People from Lockhart and all across central Texas turned out to view the clock, and the Open House was a resounding success. The gala event also served to bring the city of Lockhart to the attention of clock enthusiasts throughout central Texas who appreciated the historical significance of the setting. As Vice-President of Southwestern Chapter 15 of the National Association of Watch and Clock Collectors, Galbraith was in charge of organizing and promoting the 2007 convention in Kerrville. He used this platform to go public with his plans to establish a clock museum in the spring or summer of 2008. Then later, after he was elected as President of the organization, he was able to use the prestige of his office to promote the museum and add credibility to his leadership of the project.

    The final step was to find a suitable location for the Museum, and this task was accomplished by leasing the majestic Brock Building on the northeast corner of Main and San Antonio, across from the courthouse on the historic town square. The Brock Building was constructed in 1898, four years after the Caldwell County Courthouse. Registered as a National Historic Landmark, it was the perfect site for a museum dedicated to the preservation of historic timepieces. After more appeals to raise money and much more hard work, both paid and voluntary, the Southwest Museum of Clocks and Watches officially opened its doors at 9:00 am on March 29, 2008.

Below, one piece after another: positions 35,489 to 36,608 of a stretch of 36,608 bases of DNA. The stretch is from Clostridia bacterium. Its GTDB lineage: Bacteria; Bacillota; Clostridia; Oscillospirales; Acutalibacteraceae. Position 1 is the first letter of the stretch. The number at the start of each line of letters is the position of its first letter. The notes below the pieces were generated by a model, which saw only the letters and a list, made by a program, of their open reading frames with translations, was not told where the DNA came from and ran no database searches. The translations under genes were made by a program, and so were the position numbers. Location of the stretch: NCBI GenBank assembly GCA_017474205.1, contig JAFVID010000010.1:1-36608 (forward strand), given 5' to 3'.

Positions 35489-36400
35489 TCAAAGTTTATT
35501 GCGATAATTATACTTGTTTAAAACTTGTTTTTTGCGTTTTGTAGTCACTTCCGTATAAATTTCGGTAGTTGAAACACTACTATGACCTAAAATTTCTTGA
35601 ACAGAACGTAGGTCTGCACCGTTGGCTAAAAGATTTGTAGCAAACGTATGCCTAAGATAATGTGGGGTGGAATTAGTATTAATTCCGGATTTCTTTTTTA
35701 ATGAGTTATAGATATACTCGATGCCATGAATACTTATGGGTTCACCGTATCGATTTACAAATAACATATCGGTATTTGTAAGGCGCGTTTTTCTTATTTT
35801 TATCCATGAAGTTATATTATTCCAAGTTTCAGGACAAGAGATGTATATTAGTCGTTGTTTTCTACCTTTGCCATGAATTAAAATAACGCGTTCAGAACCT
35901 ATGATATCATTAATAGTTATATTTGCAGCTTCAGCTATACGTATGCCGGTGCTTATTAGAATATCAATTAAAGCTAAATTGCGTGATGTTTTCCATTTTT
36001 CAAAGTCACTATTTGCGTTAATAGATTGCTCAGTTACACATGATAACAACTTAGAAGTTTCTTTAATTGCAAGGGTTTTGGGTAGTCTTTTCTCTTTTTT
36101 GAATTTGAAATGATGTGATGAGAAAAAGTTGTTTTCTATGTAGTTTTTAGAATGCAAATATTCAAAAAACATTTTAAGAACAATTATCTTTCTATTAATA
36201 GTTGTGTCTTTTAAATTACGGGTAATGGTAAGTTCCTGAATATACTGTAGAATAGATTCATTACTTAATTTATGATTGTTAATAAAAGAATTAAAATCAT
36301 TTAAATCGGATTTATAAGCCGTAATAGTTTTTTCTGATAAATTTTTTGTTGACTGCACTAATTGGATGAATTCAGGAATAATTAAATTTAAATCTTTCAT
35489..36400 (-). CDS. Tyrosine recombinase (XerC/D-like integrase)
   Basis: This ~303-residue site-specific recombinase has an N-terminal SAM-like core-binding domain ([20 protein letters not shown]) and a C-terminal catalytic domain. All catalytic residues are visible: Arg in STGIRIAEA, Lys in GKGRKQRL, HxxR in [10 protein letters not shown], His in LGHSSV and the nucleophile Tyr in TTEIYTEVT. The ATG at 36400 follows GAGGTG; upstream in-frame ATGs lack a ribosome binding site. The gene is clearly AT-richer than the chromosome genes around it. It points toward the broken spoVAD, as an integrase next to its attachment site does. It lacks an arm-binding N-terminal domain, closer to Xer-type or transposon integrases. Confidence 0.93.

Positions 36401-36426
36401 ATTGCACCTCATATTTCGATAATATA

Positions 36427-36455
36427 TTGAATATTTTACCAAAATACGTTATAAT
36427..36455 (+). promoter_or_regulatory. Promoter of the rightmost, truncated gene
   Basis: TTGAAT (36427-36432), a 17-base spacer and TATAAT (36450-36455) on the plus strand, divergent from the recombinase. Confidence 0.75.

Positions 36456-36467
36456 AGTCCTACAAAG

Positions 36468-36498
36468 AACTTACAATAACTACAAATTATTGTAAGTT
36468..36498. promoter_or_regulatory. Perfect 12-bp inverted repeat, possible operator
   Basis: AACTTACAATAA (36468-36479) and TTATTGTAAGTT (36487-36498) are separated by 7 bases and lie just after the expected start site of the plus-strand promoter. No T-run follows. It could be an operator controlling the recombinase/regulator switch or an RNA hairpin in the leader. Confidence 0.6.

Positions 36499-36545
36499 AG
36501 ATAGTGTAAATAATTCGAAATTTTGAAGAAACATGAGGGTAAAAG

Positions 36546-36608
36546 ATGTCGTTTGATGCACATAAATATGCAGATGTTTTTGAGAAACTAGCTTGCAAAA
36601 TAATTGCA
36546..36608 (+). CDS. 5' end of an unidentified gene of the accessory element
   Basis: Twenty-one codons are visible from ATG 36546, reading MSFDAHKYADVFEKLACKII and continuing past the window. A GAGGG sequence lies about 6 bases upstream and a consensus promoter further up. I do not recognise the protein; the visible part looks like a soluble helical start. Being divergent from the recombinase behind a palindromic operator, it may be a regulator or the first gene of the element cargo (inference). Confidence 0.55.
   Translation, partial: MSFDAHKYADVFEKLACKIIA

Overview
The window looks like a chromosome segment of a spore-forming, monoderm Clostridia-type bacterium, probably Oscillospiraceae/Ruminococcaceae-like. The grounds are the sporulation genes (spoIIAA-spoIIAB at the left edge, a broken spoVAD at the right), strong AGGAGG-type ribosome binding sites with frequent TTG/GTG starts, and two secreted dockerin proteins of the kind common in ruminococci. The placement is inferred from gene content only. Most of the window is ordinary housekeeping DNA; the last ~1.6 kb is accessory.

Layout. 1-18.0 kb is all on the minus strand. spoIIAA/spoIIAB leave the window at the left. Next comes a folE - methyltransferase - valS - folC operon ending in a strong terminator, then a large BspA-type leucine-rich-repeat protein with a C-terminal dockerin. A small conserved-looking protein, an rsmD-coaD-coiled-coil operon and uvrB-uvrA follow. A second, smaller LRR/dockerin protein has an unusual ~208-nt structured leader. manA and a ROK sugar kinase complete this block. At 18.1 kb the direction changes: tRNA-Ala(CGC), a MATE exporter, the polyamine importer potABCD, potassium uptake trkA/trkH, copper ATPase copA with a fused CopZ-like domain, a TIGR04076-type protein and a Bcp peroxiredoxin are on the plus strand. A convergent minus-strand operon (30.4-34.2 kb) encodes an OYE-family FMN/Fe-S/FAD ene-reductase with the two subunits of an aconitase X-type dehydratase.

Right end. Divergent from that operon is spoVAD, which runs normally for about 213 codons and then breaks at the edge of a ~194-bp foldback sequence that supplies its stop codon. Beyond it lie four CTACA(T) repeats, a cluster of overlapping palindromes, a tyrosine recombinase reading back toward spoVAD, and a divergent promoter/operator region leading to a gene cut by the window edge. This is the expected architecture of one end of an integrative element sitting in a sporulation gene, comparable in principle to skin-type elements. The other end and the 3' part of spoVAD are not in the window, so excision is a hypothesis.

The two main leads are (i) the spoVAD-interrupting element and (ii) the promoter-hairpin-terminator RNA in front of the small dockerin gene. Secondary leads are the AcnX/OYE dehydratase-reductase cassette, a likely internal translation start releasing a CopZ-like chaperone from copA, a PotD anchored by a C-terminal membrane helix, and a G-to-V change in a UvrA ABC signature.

Lockhart TX - Caldwell County Courthouse Old Seth Thomas tower clock
    "Caldwell County Courthouse Old Seth Thomas tower clock - 1894"
    Photo by Jeffery Robenalt, 2010
    When visitors step through the front door of the museum the first exhibit to catch their eyes is a beautifully restored tower clock. The clock is in fact the original Caldwell County Courthouse clock. The 1893 Seth Thomas Grandfather Time stopped working in 1993 and was replaced by an almost identical, but twenty years younger, salvaged clock purchased in Ohio. When Gene Galbraith learned the old clock had been disassembled and put to rest in the dirt basement of the Tax Office, he set out to restore it. Nearly three years later, in time for the Museum's 2nd Anniversary Celebration, the Seth Thomas Grandfather Time was on exhibit in the front gallery. There is also a gift shop at the front of the museum that sells handcrafted jewelry, as well as exquisite estate jewelry items on consignment.